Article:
On May 1, 1865, freed slaves gathered in Charleston, South Carolina to commemorate the death of Union soldiers and the end of the American Civil War. Three years later, General John Logan issued a special order that May 30, 1868 be observed as Decoration Day, the first Memorial Day -- a day set aside "for the purpose of strewing with flowers or otherwise decorating the graves of comrades who died in defense of their country during the late rebellion, and whose bodies now lie in almost every city, village, and hamlet church-yard in the land."
Memorial Day is a United States federal holiday that honors American service members and is observed on the last Monday of May (May 30 in 2011). Formerly known as Decoration Day, it commemorates U.S. citizens who died while on military service. First enacted to honor Union and Confederate soldiers following the American Civil War, it was extended after World War I to honor Americans who have died in all wars.
Today's blog is all about remembering the Sailors of the past!
A sailor, mariner, or seaman is a person who navigates water-borne vessels or assists in their operation, maintenance, or service.
Etymologically, the name preserves the memory of the time when ships were commonly powered by sails, but it applies to the personnel of all vessels, whatever their mode of locomotion.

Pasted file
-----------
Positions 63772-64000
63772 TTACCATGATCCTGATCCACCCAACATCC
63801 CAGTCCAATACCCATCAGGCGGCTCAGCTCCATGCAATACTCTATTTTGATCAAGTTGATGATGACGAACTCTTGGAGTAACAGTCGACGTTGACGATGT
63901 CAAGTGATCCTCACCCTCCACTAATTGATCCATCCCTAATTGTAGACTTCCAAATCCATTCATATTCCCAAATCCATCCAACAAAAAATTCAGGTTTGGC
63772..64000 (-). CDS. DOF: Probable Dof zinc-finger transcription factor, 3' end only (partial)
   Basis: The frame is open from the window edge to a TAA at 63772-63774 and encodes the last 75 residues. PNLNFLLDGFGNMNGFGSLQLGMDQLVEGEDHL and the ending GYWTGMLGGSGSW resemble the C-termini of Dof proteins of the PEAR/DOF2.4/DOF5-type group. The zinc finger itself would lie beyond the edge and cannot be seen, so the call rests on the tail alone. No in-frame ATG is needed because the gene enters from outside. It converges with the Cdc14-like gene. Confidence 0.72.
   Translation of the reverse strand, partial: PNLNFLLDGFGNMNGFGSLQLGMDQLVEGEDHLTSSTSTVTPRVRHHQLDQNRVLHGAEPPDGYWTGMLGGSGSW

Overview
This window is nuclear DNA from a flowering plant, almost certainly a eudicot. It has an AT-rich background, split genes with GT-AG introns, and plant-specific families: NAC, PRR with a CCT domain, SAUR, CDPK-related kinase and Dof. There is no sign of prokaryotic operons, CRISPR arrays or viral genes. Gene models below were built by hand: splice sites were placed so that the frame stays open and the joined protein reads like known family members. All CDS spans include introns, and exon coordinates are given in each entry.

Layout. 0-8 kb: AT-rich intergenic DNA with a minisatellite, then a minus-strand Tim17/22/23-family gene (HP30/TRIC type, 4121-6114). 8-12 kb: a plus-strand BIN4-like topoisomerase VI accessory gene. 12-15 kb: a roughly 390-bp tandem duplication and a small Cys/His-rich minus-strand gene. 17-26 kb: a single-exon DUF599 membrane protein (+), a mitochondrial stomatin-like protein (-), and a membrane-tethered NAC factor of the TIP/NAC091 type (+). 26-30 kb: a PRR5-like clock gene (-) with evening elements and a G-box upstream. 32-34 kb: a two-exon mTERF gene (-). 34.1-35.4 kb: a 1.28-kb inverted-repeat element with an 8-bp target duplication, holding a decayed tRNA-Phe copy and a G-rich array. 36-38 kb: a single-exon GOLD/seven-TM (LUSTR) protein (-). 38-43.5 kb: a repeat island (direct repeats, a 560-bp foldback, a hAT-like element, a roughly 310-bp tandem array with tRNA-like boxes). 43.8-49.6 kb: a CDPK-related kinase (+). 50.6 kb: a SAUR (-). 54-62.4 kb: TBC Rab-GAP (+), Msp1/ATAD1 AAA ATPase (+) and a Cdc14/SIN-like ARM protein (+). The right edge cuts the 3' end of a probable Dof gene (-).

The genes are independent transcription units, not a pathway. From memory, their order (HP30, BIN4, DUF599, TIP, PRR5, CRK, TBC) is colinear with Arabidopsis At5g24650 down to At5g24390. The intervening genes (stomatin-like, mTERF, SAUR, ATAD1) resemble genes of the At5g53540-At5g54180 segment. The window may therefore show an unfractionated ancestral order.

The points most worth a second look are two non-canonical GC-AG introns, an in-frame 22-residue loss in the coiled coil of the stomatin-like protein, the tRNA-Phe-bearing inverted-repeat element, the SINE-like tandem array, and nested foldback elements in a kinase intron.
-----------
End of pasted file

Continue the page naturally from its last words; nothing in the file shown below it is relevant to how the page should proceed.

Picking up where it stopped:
A ship's crew can generally be divided into four main categories: the deck department, the engineering department, the steward's department, and other.
Seafarers hold a variety of professions and ranks, each of which carries unique responsibilities which are integral to the successful operation of an ocean-going vessel.
Officer positions in the deck department include but are not limited to: Master and his Chief, Second, and Third officers. The official classifications for unlicensed members of the deck department are Able seaman and Ordinary seaman.
The organization of the Navy has changed incrementally over time. During World War II administrative organization for many ship types included divisions, for example Battleship Divisions (abbreviated BatDivs), Cruiser Divisions, Destroyer Divisions, or Escort Divisions (CortDivs), usually composed of two ships, often members of the same class. These made up squadrons (e.g. Battle Squadron, Cruiser Squadron, Escort Squadron (CortRon) etc.) of several divisions. Yet the exigencies of World War II forced the creation of the task force system where ships no longer fought solely as part of same-type divisions or squadrons. This was gradually reflected in administrative arrangements; by the 1970s, formations such as Cruiser-Destroyer Groups (CruDesGrus) came into existence.
HAPPY MEMORIAL DAY!!!!